Dementia is an issue that touches everyone. With an estimated 850,000 people living with dementia in the UK today, we all have family and friends who have been affected by this most serious and debilitating illness, with its wide ranging and often misunderstood symptoms.
During his premiership, David Cameron launched the “Dementia Challenge”, which aimed to find a treatment or cure by 2025. We certainly hope that his presidency of Alzheimer’s Research UK, announced last week, will help the medical world meet this immense challenge.
But while we wait for the cure, life goes on for many people living with the disease. And there is a more immediate and more achievable outcome we can do something about: improving the environment to help people live well and independently longer.
Public interest in wanting to contribute to support and improve the lives of people living with dementia is shown by the fact 215 local communities have already signed up to become Dementia Friendly Communities. This initiative, established by Alzheimer’s Society, galvanises local efforts and support.
While still in the early stages attention is now turning to how the local built environment can impact on the quality of people living with dementia and help them to maintain their independence for longer.
Dementia and Town Planning, new practice advice published this week by the Royal Town Planning Institute (RTPI) and endorsed by Alzheimer’s Society, demonstrates how good planning can create better environments for people living with dementia. It argues that, if you get an area right for people living with dementia, you also get it right for all older people, for young disabled people, for families with small children – and ultimately for everyone.
So what can town planning contribute? Rather a lot.
Commitment: The RTPI award-winning Plymouth Plan 2011-2031 includes the ambition to become a dementia friendly city by 2031, starting with an audit whether the city’s communities have access to the services they require. It is one of the few councils that has adopted plans that explicitly mention dementia. If more can do the same it would be a good start.
Detail: Worcestershire County Council have worked with planners from the three South Worcestershire Councils to develop a draft Planning for Health Supplementary Planning Document which contains sections dedicated to “age friendly environments and dementia”. They give urban design advice to create areas that meet the needs of people living with dementia.
Using available tools: As part of Belfast’s successful application to become a World Health Organization age-friendly city it developed an assessment tool to gauge how accessible the built environment is for older people. It carried out walks with people with dementia living in supported housing to gain their opinions and use their experience of the walking environment in their area.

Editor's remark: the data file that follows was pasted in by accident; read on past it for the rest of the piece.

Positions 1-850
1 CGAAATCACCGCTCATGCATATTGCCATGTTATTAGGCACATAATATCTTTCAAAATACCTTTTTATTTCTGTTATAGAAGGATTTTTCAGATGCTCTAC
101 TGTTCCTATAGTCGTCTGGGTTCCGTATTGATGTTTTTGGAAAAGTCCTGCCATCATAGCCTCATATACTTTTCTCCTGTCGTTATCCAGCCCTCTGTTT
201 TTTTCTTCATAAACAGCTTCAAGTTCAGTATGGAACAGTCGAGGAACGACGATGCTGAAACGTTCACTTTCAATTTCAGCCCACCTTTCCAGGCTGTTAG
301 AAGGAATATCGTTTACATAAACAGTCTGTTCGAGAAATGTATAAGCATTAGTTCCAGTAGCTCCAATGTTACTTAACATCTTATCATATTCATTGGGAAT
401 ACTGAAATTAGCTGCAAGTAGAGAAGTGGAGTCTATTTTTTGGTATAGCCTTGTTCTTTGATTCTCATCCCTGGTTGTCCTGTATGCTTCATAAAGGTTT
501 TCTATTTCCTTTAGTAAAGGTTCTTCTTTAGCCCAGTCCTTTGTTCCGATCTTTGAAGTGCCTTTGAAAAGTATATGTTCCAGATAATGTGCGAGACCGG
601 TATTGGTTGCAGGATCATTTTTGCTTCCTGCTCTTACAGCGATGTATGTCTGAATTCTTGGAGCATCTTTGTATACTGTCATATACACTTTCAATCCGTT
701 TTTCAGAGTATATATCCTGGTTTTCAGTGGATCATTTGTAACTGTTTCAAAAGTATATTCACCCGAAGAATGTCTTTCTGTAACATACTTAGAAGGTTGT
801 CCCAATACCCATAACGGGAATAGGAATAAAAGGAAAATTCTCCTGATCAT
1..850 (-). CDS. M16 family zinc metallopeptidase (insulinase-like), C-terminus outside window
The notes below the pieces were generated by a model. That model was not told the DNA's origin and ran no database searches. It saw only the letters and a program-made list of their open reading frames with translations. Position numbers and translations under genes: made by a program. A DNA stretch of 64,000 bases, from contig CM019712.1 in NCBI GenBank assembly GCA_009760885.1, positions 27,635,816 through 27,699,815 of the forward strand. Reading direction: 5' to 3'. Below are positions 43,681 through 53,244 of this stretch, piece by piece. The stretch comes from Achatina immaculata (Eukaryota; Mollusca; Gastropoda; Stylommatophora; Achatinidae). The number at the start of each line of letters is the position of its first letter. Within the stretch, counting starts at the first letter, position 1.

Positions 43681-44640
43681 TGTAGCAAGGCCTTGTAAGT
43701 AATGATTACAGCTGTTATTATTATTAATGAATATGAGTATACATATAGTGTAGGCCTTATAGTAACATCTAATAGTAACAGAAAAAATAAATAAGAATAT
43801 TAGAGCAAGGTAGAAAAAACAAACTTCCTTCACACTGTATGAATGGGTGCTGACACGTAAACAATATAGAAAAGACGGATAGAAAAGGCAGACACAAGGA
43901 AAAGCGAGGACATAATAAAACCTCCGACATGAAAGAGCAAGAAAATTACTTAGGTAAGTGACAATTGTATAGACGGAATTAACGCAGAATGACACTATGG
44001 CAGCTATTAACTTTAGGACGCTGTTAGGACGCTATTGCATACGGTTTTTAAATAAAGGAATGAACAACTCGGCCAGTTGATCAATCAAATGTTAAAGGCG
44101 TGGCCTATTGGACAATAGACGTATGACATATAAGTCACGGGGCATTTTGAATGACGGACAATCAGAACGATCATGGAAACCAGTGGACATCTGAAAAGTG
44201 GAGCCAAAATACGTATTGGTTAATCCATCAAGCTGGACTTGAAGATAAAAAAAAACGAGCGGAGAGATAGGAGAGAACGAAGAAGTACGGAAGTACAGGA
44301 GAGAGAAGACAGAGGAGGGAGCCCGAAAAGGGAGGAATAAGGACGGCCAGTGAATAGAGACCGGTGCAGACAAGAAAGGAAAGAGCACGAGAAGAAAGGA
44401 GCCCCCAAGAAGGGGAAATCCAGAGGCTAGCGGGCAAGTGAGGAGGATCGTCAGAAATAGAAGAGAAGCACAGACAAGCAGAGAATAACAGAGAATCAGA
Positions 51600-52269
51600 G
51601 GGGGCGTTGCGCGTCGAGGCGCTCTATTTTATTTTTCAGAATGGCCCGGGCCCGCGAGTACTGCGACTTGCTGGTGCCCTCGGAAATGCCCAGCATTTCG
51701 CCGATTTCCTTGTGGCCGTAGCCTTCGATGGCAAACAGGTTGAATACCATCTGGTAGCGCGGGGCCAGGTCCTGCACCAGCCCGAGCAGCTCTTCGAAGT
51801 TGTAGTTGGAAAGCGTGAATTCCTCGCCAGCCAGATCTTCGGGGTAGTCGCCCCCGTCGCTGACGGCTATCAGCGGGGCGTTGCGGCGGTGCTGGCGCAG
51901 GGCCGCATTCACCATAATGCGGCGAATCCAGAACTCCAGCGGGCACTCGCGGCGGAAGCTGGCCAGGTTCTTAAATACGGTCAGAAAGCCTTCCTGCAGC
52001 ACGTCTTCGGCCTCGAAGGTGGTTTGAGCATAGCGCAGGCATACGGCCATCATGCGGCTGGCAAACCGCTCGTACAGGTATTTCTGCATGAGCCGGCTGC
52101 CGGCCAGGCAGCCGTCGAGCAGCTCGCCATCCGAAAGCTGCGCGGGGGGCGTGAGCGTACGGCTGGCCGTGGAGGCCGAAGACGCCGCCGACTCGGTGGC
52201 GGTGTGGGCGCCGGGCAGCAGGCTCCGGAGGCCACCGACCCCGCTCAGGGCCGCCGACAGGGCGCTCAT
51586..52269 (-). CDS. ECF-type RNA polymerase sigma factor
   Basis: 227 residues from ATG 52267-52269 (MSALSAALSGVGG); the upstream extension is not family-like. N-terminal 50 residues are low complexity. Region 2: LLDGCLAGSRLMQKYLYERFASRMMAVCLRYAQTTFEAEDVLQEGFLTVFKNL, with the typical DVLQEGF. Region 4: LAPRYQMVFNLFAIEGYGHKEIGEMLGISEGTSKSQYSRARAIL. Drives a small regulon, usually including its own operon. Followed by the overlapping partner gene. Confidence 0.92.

Asking people with dementia what they need: In Bradford, the Face it Together group is wholly led by people with dementia. They have provided feedback on signage and accessibility, and advised on both a hospital refurbishment and the planning of a Westfield Shopping Centre.
A little bit of lateral thinking: That’s is something planners are good at. As part of a scheme to improve the Conservation Area of the small town of Kirriemuir, Angus council have worked with the Dementia Friendly Kirriemuir Project. The council gave planning permission for the change of use for a piece of derelict land to become a dementia friendly garden with a rent of £1.00 per year. The garden will be is a safe, friendly, outdoor space that people living with dementia and the local community can enjoy.
Aiming for the best: Hogeweyk Village, Netherlands is recognised as a world leader in the design of the facilities and care for its 152 residents living with dementia. They live in groups in 23 specially designed houses. The village has streets, squares, gardens, a park and a range of shops and restaurants where the residents move around independently and safely. These facilities can be used by both Hogeweyk residents and people from the surrounding area.
I have to confess to having rather a vested interest in all of this. I have had ME, an invisible and often misunderstood illness for most of my adult life, and like dementia it affects both my physical health and my cognitive functioning. I have decided to make my home in London, a wonderful city in many ways but quite unforgiving on those who find it more difficult to move around. Try negotiating the multiple escalators and steps of Canary Wharf with a pushchair and an inquisitive toddler. Exhausting doesn’t cover it.
So my point is; if we create places that are suitable to meet the needs of people living with dementia, they will be that little bit kinder for all of us to use.
Sarah Lewis is planning practice officer at the Royal Town Planning Institute.
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